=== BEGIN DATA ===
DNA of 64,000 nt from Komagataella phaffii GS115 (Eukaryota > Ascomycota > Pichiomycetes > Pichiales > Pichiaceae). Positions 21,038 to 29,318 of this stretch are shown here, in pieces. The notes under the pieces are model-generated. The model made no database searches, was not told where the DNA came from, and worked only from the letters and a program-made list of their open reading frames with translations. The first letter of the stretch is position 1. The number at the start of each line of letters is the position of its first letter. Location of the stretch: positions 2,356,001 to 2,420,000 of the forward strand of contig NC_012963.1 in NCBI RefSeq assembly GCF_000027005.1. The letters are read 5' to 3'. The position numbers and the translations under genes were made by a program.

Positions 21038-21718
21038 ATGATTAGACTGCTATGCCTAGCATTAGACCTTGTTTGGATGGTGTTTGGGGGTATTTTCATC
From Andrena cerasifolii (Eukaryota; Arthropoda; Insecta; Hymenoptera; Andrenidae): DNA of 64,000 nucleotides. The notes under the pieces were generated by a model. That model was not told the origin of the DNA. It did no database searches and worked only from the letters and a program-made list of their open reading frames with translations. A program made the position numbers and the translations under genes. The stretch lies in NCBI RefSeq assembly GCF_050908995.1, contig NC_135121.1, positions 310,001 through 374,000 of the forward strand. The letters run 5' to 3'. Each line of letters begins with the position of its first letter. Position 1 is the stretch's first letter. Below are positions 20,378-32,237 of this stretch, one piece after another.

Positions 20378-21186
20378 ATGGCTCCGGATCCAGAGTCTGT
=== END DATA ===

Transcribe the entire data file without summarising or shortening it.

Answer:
DNA of 64,000 nt from Komagataella phaffii GS115 (Eukaryota > Ascomycota > Pichiomycetes > Pichiales > Pichiaceae). Positions 21,038 to 29,318 of this stretch are shown here, in pieces. The notes under the pieces are model-generated. The model made no database searches, was not told where the DNA came from, and worked only from the letters and a program-made list of their open reading frames with translations. The first letter of the stretch is position 1. The number at the start of each line of letters is the position of its first letter. Location of the stretch: positions 2,356,001 to 2,420,000 of the forward strand of contig NC_012963.1 in NCBI RefSeq assembly GCF_000027005.1. The letters are read 5' to 3'. The position numbers and the translations under genes were made by a program.

Positions 21038-21718
21038 ATGATTAGACTGCTATGCCTAGCATTAGACCTTGTTTGGATGGTGTTTGGGGGTATTTTCATC
From Andrena cerasifolii (Eukaryota; Arthropoda; Insecta; Hymenoptera; Andrenidae): DNA of 64,000 nucleotides. The notes under the pieces were generated by a model. That model was not told the origin of the DNA. It did no database searches and worked only from the letters and a program-made list of their open reading frames with translations. A program made the position numbers and the translations under genes. The stretch lies in NCBI RefSeq assembly GCF_050908995.1, contig NC_135121.1, positions 310,001 through 374,000 of the forward strand. The letters run 5' to 3'. Each line of letters begins with the position of its first letter. Position 1 is the stretch's first letter. Below are positions 20,378-32,237 of this stretch, one piece after another.

Positions 20378-21186
20378 ATGGCTCCGGATCCAGAGTCTGT